Paul Nougè describing the present work, quoted in David Sylvester, Sarah Whitfield & Michael Raeburn (eds.), op. cit., pp. 55-56
Le Traité du paysage plays with the viewer’s perception of distance and foreground to surreal effect, creating a curious sensation of displacement. Ghostly mauve-blue hues pervade the foreground, whilst warm greens seep into the background, the change in colour and the increasing detail contributing to the overall ethereal effect of the work. Executed in 1943, during the height of the Second World War, this work puts ‘the spectator into a strange situation: his unusual way of looking at things constrains him to be at one and the same time on the extreme edge and in the extreme depths of the scene, his mind is forced into a continuous oscillation between two positions which seem incompatible and which fuse together into the paradoxical and remarkable fruitful state in which he finds himself’ (David Sylvester, Sarah Whitfield & Michael Raeburn (eds.), op. cit., pp. 55-56). Echoes of this otherworldly gouache can be seen in another work by Magritte executed in the same year, which also draws on the remarkable idea of reversed perspective.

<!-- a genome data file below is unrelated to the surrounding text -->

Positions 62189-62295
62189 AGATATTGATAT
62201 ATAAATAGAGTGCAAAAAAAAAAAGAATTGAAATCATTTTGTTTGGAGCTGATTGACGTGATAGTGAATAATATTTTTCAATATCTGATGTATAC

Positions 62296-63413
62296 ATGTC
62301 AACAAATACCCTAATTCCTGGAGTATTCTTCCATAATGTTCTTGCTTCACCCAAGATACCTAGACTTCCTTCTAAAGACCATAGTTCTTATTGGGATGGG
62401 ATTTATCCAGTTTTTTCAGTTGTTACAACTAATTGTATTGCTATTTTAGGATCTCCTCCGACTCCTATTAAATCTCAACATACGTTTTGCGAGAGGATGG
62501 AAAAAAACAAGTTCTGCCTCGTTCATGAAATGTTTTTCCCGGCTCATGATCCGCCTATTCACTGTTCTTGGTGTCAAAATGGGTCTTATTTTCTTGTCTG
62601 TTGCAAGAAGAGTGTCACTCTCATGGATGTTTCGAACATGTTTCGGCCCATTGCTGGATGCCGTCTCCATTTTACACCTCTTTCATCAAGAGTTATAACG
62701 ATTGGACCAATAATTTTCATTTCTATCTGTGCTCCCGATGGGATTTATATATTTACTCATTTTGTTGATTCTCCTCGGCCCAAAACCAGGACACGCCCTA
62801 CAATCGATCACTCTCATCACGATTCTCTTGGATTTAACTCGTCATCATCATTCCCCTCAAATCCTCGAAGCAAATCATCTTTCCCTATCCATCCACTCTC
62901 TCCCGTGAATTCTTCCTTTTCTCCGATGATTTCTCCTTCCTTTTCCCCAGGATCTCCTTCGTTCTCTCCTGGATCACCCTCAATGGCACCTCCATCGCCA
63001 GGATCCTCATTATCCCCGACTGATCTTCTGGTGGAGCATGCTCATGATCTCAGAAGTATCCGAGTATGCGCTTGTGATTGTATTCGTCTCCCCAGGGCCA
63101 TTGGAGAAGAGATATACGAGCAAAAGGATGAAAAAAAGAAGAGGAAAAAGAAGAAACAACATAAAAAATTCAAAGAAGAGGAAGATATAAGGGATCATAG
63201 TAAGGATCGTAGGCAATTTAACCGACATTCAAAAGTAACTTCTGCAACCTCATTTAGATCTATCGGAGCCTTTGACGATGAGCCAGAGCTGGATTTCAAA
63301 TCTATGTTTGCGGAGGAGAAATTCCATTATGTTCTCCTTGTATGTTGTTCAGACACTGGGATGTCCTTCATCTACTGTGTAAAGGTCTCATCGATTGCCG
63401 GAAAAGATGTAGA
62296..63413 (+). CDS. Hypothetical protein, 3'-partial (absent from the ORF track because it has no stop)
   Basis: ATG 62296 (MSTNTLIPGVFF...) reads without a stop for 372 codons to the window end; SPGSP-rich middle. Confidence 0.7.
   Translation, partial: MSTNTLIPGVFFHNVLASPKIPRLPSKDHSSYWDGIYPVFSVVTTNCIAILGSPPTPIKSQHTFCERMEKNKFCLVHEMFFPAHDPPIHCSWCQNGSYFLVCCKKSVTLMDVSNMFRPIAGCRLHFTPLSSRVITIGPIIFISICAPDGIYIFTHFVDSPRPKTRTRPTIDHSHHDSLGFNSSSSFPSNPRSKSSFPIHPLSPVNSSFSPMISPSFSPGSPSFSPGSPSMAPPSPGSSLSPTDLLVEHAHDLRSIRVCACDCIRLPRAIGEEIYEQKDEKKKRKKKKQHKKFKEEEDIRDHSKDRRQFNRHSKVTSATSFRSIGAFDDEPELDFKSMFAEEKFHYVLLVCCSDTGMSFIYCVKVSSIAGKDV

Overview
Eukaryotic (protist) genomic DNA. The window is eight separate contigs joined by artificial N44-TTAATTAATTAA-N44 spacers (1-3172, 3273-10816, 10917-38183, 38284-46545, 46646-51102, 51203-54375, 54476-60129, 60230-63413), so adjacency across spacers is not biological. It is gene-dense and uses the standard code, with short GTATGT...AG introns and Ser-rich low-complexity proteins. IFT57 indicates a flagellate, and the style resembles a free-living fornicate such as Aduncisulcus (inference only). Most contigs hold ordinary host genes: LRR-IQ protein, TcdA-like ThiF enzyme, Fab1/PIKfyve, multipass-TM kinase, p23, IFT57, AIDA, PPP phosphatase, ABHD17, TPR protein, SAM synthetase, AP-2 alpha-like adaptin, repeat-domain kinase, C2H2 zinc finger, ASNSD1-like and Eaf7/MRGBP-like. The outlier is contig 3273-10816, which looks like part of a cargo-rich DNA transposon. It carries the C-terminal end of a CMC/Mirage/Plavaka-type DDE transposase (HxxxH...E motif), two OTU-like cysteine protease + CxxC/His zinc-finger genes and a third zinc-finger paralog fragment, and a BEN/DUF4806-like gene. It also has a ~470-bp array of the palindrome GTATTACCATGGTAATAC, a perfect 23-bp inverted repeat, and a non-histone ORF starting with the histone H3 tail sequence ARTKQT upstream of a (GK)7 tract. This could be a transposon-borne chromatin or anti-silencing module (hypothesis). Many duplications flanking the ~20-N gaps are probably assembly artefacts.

Imprinted with silence and mystery, this enigmatic work is devoid of any human figures and depicts a peaceful countryside scene, the central pathway leading the viewer into the vanishing far distance. Yet it is the eerie absence of aerial perspective that leads Paul Nougé, the Belgian theoretician of surrealism, to comment this: ‘there could be no stronger or more discreet attack on the substance of the visible world’ (quoted in ibid., pp. 55-56). Recorded in his correspondence with Nougé, the Belgian Surrealist poet, who was at the time one of Magritte’s closest friends, Le Traité du paysage was later given to Nougé, from whom it was subsequently acquired by Gilbert Sénécaut.
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